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Wheelchairs and Fundraisers

Dear friends and family. Canadian Nurses for Africa is pleased to let you know that we have had 5 wheelchairs and 1 pair of crutches delivered to patients we treated while in Kenya in May 2012. Some of these people had been struggling with their disability for years. What a wonderful gift of increased mobility we have been able to give them through your support. From each of them, thank you to each of you who have so generously supported our fundraisers and given cash donations. You have truly impacted their lives in a positive way. There are still many to help though and we at CNFA remain committed to do as much as we can. The wheelchairs are manufactured in Kenya. In a small way we are also helping with employment in a country where unemployment is as high as 80%. As well, the wheelchairs are designed to withstand use on the rough terrain of the countryside. On a separate note I would like to remind you of our next fundraiser which is fast approaching. If you live in the Burlington/Guelph area, we hope to see you there! The profits will provide more care and remember- we are all volunteers at CNFA so all money raised goes…

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Project Update: Wheelchairs September 07, 2012

On September 7, 2012 CNFA had 5 wheelchairs and one pair of crutches delivered to 5 adults and one child. While working in Kenya we at times see people at our clinics, or during a home visit, who have suffered a stroke or mishap that has left them with a loss of mobility. This can be complete or partial paralysis. We also occasionally see those with neurological disorders such as cerebral palsy. Upon returning to Canada we work with the Association of Physically Disabled of Kenya to provide appropriate assistive devices for these patients. With the assistance of a community worker, this organization will visit the patient in their home to assess the needs. The wheelchairs and crutches are all manufactured in Kenya using Kenyan labour. They are heavy duty and designed to withstand the rough terrain on which they will be used.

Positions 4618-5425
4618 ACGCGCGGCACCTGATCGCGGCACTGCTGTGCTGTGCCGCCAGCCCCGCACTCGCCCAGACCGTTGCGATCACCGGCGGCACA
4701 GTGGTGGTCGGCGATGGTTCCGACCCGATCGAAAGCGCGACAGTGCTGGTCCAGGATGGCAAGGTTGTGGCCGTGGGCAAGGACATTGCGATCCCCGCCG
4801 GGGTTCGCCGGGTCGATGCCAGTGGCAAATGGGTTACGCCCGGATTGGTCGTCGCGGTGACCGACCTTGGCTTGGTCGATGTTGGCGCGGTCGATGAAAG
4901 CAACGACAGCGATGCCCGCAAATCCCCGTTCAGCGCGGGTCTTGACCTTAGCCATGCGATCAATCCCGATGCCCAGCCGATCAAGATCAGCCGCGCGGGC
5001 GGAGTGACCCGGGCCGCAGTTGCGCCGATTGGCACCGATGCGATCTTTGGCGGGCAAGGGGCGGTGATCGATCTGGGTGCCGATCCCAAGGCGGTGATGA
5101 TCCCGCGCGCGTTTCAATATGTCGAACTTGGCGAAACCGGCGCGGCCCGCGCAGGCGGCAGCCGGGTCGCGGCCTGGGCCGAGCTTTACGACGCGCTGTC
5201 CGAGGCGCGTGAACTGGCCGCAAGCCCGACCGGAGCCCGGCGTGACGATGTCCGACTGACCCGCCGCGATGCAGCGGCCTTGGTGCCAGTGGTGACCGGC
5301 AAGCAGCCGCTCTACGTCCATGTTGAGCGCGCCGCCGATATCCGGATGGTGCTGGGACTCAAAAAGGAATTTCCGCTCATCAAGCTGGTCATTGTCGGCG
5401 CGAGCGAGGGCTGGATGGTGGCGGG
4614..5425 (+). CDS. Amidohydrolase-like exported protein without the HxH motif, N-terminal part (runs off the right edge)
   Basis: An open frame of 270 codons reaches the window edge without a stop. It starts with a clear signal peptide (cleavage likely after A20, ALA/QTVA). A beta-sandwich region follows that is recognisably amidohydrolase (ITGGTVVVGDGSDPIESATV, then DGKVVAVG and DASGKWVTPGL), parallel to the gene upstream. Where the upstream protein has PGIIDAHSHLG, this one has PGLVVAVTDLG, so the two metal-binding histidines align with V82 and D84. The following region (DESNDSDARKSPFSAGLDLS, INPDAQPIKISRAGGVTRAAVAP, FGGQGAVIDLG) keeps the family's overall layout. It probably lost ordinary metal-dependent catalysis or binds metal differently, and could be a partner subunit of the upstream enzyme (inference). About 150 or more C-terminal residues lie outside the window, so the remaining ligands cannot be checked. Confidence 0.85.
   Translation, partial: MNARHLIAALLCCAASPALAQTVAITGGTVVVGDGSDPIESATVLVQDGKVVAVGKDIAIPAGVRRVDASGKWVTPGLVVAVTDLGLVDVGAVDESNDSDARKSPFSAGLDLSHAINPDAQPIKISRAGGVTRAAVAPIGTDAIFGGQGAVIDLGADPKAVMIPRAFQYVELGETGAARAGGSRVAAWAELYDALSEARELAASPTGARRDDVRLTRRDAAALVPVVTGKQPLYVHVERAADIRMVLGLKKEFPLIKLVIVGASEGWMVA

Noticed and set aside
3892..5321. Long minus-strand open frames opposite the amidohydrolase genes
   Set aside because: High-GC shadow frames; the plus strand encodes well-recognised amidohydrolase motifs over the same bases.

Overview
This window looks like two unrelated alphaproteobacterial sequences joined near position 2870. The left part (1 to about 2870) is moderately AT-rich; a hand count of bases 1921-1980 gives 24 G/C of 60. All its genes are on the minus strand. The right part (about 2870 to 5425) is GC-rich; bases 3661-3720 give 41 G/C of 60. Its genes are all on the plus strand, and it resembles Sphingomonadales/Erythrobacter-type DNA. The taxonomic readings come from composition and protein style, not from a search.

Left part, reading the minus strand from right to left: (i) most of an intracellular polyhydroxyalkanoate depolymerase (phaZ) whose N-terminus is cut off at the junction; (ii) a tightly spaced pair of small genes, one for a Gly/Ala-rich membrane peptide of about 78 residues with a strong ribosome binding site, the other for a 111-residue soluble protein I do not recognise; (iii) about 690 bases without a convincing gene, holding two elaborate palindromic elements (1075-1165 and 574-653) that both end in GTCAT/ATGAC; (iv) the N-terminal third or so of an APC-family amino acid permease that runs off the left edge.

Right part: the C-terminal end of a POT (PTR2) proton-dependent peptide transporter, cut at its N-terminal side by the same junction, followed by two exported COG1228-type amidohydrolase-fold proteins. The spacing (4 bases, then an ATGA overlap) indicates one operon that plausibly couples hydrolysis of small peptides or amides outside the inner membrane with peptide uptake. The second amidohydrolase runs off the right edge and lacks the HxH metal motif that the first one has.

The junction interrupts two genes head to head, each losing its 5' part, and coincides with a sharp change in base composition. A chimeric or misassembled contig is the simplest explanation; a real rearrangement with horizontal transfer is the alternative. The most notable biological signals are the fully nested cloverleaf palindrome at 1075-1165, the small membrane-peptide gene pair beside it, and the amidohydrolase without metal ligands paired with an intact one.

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Home Visit

Greetings to all of you in Canada and thank you for your support while we are here. This past Saturday, I had the privilege of doing a home visit to a patient unable to come to the clinic. This gentleman is 50 years old and suffered a stroke due to HTN. Hypertension is endemic in this population and at very young ages. To visit, we walked approximately four kilometres through the county side of this densely populated area. Every inch of land is used for crops or grazing animals.We arrived at a typical mud hut that serves as home to find the patient propped up on the floor. His existence since the stroke is lying in the hut or on the grass outside, depending where his family carries him. He was a subsistence farmer and the work has fallen to his wife and young sons. Childhood is brief here. Along with Sarah, the Kenyan nurse accompanying me, we devised a plan to provide his hypertensive medication. More importantly, we will work through a local organisation to provide him with a wheelchair. Hopefully, we will at least be able to improve the quality of life for this man and his family. I am continuously overwhelmed by…

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The Face of Kenya

This little boy’s smile will be forever imprinted in my mind. He will always be in my heart. I knew from thesecond I laid eyes on him that he was very ill and suffering from severe malnutrition. And yet he smiled-a wide toothy smile. As I assessed him, I noticed the muscle wasting, the sunken eyes, the bony prominences, and the deformed painful fingers and toes from jiggers infestation. Still he smiled at me. I wanted to cry.  I was told the hospital here would do nothing for him; my heart was breaking. He needed intensive medical intervention. It was not available for him. I know what the future holds for him. I am devastated.I went back to triage and found him the last of our wooden cars. I so desperately wanted to give him something. I couldn’t believe his smile could get bigger.Nancy

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Sexual Health Clinics

I have talked about some of the medical issues in Kenya, but another component of our clinics is sexual health teachings. In Kenya, the man often works away from home. As monogamy isn’t the rule in this culture, the men are having other sexual partners then are coming home and having sex with their wives. As such, the rate of HIV infection and Aids in Africa as a whole is still growing. If the men used condoms with their away partners, they don’t use them with their wives. The women are then highly vulnerable and susceptible to disease. Lynn distributes condoms among the women and men (if the community conditions are right) and teaches them how to use them. So many babies are still being born HIV positive. There are too many orphans in the country, and so many of the children being raised by their grandmothers. On Saturday, a grandmother brought in four little children for treatment, all without shoes. One knows that her daughter had probably died and now she had to feed and care for the children.In Kenya, teenage girls can’t go to school unless they have sanitary pads. A box of disposable pads costs as much here as they do back…